Sarah D. McDaniel never imagined she would have a career in the art world. Raised outside of Philadelphia, she grew up frequenting the area’s many museums and developed a special fondness for the Barnes Foundation, where she learned the names of artists and styles, and cemented her love of art. art with its encapsulated stories.
But she always assumed that her interest in art would remain a hobby. As an undergraduate at Dartmouth College, McDaniel was on a pre-medical path with ambitions to become a doctor. This began to change when an academic advisor recommended that McDaniel enroll in an art history course to meet one of his general education requirements. “When the lights went out and the images appeared larger than life on the screen, the surge of excitement I felt in the Barnes came back to me,” McDaniel recalled. “I became an art history major, in addition to studying pre-med.”
It wasn’t until McDaniel was able to travel the world, see and study art through a Semester at Sea program that she decided to give up medicine as a career. Instead, after graduating, she went to work for Christie’s, first in New York and then in London. “It was like working in a museum whose collection came back twice a year,” says McDaniel. “I liked it.”
McDaniel’s time at Christie’s exposed her not just to art, but to the business of art – how to buy and sell it, why, and how to plan its acquisition. Her experience working in the auction house’s Trusts, Taxes, Estates and Valuations department would prove invaluable in her transition into finance and wealth management as she would learn how art management as an asset is essential for preserving collections and legacies or finding new homes for works. in future collections.
Eventually, McDaniel enrolled in the London Business School MBA program to study business and finance. This would eventually lead her to Morgan Stanley, where McDaniel works to help clients integrate art as an asset on their balance sheet and raise awareness of it potentially becoming an unforeseen future liability.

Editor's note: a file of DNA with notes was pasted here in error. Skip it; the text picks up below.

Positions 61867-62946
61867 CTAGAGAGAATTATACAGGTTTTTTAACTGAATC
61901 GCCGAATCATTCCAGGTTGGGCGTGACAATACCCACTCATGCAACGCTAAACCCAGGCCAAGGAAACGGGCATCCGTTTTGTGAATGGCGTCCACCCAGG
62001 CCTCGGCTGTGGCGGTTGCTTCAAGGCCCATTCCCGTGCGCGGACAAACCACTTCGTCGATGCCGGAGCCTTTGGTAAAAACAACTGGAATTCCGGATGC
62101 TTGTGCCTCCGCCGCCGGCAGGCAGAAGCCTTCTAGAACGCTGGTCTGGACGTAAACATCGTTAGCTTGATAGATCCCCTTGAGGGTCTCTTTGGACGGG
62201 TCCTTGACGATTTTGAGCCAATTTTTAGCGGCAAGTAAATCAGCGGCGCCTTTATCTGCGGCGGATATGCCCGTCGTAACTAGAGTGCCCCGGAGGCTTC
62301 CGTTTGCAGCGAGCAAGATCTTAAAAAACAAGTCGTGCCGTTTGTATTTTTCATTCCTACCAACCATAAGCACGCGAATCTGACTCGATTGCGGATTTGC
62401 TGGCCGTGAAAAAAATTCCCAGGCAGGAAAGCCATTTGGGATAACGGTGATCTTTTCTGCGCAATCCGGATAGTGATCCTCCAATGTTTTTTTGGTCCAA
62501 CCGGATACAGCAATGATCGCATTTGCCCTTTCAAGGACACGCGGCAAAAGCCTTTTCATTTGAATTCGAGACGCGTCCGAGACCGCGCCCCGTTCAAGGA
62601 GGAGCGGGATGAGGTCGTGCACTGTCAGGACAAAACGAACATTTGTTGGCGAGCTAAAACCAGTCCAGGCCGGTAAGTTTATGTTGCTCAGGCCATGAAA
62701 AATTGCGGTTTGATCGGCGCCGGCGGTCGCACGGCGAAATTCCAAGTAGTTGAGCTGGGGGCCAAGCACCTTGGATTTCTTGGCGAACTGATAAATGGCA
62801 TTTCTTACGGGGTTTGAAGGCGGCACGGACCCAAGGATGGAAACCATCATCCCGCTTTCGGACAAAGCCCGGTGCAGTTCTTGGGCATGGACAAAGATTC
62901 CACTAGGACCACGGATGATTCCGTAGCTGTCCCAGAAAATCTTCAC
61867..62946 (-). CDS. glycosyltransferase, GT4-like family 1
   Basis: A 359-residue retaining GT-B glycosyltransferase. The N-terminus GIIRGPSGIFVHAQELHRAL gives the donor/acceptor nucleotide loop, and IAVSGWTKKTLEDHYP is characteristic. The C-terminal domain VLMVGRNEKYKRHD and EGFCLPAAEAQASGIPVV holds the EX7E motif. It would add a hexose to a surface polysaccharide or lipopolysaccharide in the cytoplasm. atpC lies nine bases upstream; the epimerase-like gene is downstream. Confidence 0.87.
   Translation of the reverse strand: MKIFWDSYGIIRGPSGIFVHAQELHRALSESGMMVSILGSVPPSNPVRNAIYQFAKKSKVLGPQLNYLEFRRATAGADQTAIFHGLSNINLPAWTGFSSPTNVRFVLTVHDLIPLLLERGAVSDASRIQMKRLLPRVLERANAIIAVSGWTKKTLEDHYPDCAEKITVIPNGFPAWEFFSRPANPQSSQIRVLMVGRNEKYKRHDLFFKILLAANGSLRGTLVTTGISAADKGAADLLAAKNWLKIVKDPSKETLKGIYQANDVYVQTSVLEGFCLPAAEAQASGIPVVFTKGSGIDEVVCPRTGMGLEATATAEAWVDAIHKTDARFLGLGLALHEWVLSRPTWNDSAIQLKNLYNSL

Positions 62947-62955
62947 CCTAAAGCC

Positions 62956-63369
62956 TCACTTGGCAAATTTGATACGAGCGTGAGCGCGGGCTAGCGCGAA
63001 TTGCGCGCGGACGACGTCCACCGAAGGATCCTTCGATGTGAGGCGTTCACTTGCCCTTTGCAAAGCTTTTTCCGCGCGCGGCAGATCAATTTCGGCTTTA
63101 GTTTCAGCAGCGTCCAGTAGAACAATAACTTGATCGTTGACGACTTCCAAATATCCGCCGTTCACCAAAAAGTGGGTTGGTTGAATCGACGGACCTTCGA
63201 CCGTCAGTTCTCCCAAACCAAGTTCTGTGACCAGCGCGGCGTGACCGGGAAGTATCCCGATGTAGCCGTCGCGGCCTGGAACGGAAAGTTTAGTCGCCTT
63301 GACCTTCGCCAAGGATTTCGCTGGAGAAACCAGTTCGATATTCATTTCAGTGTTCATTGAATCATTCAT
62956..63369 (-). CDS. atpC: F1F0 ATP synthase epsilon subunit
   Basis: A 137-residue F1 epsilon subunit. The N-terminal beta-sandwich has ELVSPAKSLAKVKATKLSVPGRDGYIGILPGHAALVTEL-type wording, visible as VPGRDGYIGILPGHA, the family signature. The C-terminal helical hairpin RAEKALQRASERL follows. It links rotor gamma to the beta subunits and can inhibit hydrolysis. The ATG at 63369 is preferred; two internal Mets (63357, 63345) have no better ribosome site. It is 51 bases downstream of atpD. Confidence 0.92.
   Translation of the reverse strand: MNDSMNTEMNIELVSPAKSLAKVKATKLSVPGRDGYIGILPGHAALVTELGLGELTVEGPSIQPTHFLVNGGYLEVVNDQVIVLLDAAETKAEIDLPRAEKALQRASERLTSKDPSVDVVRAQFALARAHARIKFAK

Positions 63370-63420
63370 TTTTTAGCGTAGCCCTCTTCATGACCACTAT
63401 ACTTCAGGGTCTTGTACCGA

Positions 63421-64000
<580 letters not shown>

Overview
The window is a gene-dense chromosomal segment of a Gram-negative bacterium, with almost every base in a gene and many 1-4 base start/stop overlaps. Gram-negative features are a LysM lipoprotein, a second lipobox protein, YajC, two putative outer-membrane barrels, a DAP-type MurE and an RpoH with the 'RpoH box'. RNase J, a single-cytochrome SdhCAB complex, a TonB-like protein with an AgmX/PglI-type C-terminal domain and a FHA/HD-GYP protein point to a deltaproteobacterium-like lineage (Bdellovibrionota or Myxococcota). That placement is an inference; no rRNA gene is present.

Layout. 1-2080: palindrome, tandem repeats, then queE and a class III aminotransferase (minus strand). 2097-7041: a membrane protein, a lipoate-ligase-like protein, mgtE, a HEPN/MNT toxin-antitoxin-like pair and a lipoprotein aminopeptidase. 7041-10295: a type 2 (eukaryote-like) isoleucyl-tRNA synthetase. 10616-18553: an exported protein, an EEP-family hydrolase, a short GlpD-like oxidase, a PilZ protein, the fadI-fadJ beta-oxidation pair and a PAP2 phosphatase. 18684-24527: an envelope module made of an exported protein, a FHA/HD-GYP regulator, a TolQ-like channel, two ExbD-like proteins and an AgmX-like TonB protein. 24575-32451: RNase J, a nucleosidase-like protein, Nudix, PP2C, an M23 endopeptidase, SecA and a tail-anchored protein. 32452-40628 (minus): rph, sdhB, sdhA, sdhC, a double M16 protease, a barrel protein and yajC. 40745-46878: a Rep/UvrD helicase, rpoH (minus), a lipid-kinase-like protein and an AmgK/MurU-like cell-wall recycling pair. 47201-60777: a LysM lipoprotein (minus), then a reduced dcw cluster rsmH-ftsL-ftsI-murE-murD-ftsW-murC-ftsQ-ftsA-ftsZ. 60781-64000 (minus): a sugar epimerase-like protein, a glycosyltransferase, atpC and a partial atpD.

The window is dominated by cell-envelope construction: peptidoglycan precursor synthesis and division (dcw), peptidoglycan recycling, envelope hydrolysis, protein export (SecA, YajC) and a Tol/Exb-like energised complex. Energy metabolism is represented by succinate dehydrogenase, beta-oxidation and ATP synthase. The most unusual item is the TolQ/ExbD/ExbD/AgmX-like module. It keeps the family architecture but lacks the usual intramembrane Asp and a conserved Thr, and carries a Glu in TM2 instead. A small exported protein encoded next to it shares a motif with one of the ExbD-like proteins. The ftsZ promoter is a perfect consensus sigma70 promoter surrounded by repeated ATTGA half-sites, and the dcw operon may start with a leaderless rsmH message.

Over the course of his more than 30 year career, McDaniel has seen the art market change dramatically. On the one hand, she says, the profile of the collector has grown. “You see more collectors, with more diverse backgrounds and experiences. This has naturally transformed the economy of taste within the art market, as different collectors bring in new interests.
The ability to determine the value of a collection has also become more accessible, in part thanks to a range of new digital tools that have brought more efficiency and pricing transparency to an industry that once operated solely on handshake and silent transactions.
“I used to look up auction prices in old auction catalogs,” she says. “Now people can query prices in online art databases. This makes it easier to find the market value of a piece and start to think of art and collectibles as a assets, as well as a passional asset.
As the art market continues to evolve, so does the need for comprehensive financial planning and asset management for collectors, says McDaniel.
Unlike art advisors, who can help individual clients connect with galleries and identify individual pieces to build a collection, McDaniel and his colleagues at Morgan Stanley focus on the financial opportunities and challenges that can arise from owning an art collection. These may include the need for trusts, tax and estate planning, family governance, philanthropic planning, insurance and access to finance to help manage storage and maintenance costs.
Estate planning is one area where a long-term strategy can help art collectors deal with unexpected complications. For example, works that appeal to the collector may not appeal to the next generation, and heirs may not know how to maintain the art. Moreover, different works may not be enjoyed in the same way, leaving some heirs with a windfall and others feeling cheated.
For McDaniel, Morgan Stanley is an ideal place to help clients navigate such challenges, with the goal of balancing their passion for fundraising with their broader financial planning needs.
“We can discuss possible strategies for collectors and their collections to complement their portfolios, balance sheets, risk profiles and personal circumstances,” she says. “Being able to review these issues with the many specialist teams at Morgan Stanley is very rewarding. I learn something new and interesting every day about art, finance and their interconnectivity.